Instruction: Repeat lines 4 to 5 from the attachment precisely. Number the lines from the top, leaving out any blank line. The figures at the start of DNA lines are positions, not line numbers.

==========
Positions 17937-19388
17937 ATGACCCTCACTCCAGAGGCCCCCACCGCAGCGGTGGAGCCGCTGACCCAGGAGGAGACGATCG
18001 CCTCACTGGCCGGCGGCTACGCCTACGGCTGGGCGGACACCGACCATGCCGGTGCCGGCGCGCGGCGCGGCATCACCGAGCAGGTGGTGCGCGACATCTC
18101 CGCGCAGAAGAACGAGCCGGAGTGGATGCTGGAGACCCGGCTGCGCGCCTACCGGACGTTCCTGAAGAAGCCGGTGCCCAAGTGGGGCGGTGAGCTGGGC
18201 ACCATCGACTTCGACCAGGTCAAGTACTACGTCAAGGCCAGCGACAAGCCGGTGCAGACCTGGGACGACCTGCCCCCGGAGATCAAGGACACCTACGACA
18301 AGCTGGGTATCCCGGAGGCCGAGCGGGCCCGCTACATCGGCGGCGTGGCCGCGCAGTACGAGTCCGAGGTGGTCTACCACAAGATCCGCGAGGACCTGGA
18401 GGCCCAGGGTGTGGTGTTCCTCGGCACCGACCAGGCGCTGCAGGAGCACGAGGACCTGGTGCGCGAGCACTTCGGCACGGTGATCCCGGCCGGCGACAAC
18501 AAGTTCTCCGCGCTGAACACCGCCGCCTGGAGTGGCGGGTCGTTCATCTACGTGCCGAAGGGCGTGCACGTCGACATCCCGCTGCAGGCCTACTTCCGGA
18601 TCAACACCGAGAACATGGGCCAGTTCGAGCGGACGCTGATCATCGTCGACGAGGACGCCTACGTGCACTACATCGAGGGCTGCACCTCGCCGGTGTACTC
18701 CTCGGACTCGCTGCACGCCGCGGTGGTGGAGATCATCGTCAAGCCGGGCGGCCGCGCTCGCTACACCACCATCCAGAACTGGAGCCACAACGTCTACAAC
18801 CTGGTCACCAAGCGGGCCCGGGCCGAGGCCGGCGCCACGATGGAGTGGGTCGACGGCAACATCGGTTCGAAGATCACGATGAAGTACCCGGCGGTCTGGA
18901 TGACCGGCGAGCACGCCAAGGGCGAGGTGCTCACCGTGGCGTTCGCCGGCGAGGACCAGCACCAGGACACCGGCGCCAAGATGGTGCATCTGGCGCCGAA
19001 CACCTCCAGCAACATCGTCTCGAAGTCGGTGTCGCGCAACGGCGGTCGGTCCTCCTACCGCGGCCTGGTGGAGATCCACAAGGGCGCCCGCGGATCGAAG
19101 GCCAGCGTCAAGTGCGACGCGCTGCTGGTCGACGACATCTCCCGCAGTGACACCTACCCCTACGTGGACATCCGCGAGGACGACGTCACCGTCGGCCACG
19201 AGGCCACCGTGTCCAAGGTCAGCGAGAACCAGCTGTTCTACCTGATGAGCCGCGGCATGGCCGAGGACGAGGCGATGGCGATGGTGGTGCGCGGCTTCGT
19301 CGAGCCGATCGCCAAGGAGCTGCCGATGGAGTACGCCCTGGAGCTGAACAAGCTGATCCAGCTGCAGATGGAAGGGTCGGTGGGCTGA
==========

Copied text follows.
18101 CGCGCAGAAGAACGAGCCGGAGTGGATGCTGGAGACCCGGCTGCGCGCCTACCGGACGTTCCTGAAGAAGCCGGTGCCCAAGTGGGGCGGTGAGCTGGGC
18201 ACCATCGACTTCGACCAGGTCAAGTACTACGTCAAGGCCAGCGACAAGCCGGTGCAGACCTGGGACGACCTGCCCCCGGAGATCAAGGACACCTACGACA